Board dimensions/specs/drawing

Hello,

I am reading about the Arduino Duemilanove board and am totally sold on it. Seems to be exactly what I am looking for, for experimenting with robotics on a strictly Mac-based system. It looks to be pretty easy to use and I am digging the (seemingly) easy programming - from what I have read so far.

Is there someplace, a drawing, showing the physical dimensions of the board, including positions of mounting holes, etc.? I am drawing a lot of stuff in CAD and would like to see how/if the board might fit into one of the designs.

Thanks in advance.

I would put this the other way round: there are so many clones that are smaller, the first question is: what are the rough dimensions you want to have?

You could look here: http://arduino.cc/en/Main/Hardware

For each of the boards, there are links to the Eagle files. Using the Eagle software, you can analyze the dimensions of the board, and the location of all the holes.

To: Udo Klein

I appreciate the response but, I did SPECIFICALLY state that I was going to be using the Arduino Duemilanove board and I said NOTHING about a clone, so I don't understand the relevance of your response.

To: PaulS

Thank you, I will check it out.

well if a Duemilanove doesnt fit, now you know there are clones that are smaller, no need for a tude

I posted some measurements/coordinates derived from the latest "reference" CAD files here: http://www.arduino.cc/cgi-bin/yabb2/YaBB.pl?num=1262503015/4#4

(actually, I don't see a big reason to not duplicate the info here, so...)

Can someone point me to documentation that gives me the physical dimensions and locations of connectors, holes etc?

Welcome to "open source", where you're expected to look at the source code (EAGLE CAD files in this case) rather than rely on secondary generated documentation like dimensioned drawings. Hmm.

My concern is highlighted in particluar regarding the pin 7 8 spacing. I have downloaded Ladyada's Protoshield and found this dimension to be 155mil rather than 160mil.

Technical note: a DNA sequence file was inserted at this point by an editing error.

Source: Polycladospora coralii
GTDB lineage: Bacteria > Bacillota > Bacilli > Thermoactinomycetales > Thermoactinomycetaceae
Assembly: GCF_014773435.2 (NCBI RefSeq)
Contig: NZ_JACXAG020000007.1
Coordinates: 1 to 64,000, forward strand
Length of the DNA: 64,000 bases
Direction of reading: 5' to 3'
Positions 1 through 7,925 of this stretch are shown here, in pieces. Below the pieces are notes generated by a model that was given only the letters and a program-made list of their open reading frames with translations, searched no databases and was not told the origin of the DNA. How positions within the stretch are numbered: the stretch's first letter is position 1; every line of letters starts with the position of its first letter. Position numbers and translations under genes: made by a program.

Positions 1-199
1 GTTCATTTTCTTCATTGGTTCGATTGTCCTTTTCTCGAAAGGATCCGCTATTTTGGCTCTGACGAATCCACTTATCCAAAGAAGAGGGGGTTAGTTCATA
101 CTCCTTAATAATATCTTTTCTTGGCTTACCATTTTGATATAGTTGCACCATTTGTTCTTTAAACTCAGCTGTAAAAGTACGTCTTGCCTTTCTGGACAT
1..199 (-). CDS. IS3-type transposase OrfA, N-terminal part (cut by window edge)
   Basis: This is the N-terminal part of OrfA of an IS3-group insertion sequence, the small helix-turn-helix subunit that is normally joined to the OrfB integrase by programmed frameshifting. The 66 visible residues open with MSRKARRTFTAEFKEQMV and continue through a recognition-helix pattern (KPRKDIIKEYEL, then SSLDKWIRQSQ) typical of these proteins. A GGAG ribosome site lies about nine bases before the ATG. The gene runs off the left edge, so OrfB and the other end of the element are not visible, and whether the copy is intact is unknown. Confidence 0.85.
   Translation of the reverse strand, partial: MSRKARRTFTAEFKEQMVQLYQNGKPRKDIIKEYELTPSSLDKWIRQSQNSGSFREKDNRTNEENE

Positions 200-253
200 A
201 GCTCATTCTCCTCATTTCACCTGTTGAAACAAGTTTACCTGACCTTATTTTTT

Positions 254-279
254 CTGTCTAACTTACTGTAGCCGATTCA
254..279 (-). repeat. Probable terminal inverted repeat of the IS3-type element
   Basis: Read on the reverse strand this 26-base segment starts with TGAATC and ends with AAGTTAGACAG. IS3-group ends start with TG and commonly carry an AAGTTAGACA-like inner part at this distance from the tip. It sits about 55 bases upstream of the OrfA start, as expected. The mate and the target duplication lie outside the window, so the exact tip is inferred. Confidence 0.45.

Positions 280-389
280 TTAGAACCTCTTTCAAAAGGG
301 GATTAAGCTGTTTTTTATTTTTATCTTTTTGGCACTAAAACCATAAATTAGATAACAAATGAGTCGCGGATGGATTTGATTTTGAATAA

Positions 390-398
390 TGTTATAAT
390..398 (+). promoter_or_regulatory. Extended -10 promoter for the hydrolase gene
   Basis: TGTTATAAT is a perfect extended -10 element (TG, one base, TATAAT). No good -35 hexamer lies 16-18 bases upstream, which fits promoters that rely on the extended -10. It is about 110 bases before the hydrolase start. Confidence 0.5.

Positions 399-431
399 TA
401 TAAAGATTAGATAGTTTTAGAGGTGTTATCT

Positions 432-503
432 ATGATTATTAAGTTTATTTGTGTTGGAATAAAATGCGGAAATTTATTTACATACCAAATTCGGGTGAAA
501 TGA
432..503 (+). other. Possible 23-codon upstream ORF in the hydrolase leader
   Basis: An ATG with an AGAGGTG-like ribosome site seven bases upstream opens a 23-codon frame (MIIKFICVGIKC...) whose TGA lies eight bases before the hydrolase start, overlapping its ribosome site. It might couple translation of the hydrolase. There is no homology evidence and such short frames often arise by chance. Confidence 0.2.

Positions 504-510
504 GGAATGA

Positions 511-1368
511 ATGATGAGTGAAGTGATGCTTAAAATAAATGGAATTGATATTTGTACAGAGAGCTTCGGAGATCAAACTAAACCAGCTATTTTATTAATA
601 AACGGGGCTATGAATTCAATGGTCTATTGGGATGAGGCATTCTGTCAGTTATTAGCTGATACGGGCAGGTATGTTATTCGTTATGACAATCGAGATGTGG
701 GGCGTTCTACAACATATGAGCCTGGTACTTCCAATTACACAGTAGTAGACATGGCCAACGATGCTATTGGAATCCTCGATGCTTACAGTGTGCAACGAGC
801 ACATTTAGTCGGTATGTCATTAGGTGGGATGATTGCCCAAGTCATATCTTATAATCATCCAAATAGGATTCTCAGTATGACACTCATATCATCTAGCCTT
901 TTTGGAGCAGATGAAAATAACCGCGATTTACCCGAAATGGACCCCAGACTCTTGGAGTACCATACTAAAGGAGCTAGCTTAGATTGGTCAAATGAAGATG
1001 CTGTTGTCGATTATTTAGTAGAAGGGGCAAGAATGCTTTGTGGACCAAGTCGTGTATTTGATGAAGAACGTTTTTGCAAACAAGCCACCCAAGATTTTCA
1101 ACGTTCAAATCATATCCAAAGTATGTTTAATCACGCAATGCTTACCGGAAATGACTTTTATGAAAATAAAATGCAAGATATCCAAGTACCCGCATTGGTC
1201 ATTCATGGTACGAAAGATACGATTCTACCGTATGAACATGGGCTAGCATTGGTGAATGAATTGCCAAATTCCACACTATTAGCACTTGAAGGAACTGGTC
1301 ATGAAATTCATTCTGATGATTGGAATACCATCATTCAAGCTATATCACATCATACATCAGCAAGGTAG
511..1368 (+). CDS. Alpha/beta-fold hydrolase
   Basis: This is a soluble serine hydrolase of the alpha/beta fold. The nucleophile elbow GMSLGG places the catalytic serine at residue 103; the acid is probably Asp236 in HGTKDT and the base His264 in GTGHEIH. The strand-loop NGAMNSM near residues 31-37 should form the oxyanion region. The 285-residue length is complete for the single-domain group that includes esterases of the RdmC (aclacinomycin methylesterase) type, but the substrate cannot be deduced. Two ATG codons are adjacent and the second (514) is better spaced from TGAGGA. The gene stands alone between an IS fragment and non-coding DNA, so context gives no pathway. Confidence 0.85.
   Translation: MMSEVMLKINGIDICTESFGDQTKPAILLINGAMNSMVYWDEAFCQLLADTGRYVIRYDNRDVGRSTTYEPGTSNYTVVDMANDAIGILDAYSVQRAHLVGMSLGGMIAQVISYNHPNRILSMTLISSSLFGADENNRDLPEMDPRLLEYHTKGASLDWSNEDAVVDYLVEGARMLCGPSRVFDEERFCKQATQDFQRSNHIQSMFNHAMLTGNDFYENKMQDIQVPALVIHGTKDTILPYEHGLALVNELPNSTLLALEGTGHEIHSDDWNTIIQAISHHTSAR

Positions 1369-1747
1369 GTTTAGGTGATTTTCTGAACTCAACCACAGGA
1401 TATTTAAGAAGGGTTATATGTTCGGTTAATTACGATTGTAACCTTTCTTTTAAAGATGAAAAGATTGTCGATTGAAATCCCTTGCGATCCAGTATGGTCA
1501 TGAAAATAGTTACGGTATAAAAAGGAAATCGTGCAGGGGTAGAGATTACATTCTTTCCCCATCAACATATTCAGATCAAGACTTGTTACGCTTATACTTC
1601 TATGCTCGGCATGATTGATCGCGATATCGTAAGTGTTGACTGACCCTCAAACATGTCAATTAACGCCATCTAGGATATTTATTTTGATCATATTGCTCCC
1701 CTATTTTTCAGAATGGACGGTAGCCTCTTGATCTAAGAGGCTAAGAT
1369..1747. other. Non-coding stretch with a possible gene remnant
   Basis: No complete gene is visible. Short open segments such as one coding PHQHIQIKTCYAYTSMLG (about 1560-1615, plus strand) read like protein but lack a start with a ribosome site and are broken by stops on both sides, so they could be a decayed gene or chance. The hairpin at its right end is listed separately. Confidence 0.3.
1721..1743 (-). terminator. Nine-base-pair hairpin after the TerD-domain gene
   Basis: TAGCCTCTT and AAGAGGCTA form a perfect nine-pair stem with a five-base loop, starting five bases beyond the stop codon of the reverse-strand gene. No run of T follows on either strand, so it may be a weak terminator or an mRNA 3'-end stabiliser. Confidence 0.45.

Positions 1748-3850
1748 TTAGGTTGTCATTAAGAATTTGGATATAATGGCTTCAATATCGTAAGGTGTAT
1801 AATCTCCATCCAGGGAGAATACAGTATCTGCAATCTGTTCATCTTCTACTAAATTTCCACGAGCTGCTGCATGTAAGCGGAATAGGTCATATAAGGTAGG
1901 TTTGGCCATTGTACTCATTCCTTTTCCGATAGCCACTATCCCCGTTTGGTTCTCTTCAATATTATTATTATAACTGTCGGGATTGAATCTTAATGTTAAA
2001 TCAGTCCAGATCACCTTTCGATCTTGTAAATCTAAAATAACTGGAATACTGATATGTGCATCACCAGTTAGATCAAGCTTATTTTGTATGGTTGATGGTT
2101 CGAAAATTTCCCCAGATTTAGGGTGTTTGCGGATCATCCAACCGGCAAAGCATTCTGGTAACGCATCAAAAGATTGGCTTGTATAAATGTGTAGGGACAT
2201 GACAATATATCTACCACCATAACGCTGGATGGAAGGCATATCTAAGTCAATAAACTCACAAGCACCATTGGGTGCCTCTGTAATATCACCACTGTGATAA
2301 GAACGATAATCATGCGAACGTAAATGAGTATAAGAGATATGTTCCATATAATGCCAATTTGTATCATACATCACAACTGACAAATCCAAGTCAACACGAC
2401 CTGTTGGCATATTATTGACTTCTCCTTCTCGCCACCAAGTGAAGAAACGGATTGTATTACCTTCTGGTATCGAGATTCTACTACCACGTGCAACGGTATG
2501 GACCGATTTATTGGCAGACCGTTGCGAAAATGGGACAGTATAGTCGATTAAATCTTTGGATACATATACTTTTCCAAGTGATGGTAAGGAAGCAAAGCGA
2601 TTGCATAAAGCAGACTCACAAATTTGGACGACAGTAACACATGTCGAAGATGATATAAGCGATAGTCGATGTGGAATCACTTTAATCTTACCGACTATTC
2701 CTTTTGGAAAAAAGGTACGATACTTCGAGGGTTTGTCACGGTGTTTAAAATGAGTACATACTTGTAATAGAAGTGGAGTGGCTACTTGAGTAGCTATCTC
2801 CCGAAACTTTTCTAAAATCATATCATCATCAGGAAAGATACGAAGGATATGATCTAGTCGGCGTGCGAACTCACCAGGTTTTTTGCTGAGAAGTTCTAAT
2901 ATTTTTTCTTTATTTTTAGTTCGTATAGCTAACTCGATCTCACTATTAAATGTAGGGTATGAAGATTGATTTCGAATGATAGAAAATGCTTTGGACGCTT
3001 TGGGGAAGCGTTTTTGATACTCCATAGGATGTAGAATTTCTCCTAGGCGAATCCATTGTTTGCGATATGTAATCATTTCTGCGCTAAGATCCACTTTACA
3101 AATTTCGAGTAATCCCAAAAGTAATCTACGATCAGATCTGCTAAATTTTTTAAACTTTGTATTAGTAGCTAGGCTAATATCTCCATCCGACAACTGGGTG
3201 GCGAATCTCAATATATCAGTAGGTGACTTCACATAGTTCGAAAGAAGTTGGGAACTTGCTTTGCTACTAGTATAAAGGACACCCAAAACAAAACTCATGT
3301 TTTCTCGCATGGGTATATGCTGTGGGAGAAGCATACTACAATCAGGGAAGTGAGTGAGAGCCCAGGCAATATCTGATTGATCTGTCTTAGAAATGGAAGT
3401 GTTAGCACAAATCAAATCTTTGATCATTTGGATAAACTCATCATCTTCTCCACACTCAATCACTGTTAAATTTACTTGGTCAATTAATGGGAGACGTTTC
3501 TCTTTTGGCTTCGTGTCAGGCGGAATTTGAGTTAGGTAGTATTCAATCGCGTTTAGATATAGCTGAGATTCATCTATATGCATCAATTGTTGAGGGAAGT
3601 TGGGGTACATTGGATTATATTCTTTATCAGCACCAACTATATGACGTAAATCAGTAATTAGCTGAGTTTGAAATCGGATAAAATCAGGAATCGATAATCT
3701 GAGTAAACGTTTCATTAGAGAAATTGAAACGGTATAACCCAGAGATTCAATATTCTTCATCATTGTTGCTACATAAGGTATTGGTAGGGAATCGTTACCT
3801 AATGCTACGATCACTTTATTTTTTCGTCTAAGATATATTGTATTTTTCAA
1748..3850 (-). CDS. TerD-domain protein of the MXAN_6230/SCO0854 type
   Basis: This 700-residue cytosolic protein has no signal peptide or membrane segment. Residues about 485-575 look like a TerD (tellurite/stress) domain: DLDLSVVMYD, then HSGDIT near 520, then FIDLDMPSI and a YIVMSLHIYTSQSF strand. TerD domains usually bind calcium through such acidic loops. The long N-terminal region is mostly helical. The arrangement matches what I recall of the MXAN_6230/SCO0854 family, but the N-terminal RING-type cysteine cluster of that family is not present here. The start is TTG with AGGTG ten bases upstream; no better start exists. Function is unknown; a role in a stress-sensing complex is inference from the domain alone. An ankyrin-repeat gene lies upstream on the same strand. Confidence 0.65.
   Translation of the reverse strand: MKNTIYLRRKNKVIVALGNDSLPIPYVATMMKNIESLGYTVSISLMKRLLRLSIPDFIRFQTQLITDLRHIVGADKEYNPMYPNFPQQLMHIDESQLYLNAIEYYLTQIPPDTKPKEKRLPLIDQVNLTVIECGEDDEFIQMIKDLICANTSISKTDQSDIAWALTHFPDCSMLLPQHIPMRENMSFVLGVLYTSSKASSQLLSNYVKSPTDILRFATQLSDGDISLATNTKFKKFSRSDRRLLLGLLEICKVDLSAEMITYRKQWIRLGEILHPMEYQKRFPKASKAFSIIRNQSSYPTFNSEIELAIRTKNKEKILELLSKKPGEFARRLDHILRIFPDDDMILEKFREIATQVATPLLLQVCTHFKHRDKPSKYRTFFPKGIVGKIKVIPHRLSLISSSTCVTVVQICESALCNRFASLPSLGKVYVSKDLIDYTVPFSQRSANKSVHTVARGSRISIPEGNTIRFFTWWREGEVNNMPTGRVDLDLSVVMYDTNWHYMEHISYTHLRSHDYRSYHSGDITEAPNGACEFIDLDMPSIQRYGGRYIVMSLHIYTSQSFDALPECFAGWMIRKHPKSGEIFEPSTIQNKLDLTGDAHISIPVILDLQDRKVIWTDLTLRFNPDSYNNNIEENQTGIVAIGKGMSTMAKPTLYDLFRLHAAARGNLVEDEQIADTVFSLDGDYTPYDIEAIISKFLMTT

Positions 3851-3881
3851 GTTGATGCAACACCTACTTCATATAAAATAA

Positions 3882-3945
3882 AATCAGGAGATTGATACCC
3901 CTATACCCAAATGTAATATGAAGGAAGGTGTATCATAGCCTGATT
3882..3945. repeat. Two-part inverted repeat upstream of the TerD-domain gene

Using the duemilanove reference design, I get a 2100x2700 mil bounding box with holes at (600, 2000), (2600, 1400), and (2600, 300), and the connectors at (1290, 2000), (2150, 2000), (2250, 100), and (1550, 100) (ISP connector at "about" (2555.5, 1098); ouch!) Note that the holes of the shield connector pads are 40mils diameter, so it's pretty likely that one could place connectors 5mils in error and no one would notice without referring to the CAD files!)

@ Osgeld: Sorry for the 'tude', I was simply asking a question and got an answer that had nothing to do with the question - like the time I posted a simple question in another forum, about looking for a particular RAM chip, and got one response that was more of a college thesis on the history and development of RAM. NOTHING to do with the question.

Again, apologies for the 'tude', but when I am asking a question, I am simply looking for an answer. If the answer is unknown, then why respond?

I found the info I was looking for from the Eagle files, thank you PaulS.

Yes, you specifically stated the Duemilanove Board. However you did not state that you are aware that you explicitly do not want to look for possibly better alternatives.

The point is that a some of the clones deliver more bang for the buck or may have other desirable features, like less size, more computational power, more IO, better IO protection, less weight to name some of the possible differences.

My point was to give a hint that you might be better off with a different board. Especially if you are into robotics it might be reasonable to go for more IO. If you figure this out later in your design phase, then you may have to redo a lot of your work.

I am doing a comparatively simple project and are already pushing the limits of my current board (Sanguion compatible). So maybe you might want to consider the mega or some of the mega clones.

But yes: this does not answer your original question.

when I am asking a question, I am simply looking for an answer.

The nature of a user forum, in contrast with a company customer-service site, favors responses which: - answer the question the user should have asked, but didn't (I'm not saying this is the case here, but it's very common for people to ask questions badly. (although I do assume you wanted more than a yes/no answer, right?))

  • answer similar questions that other readers ("lurkers") may have along similar lines, should they be browsing or searching the topic.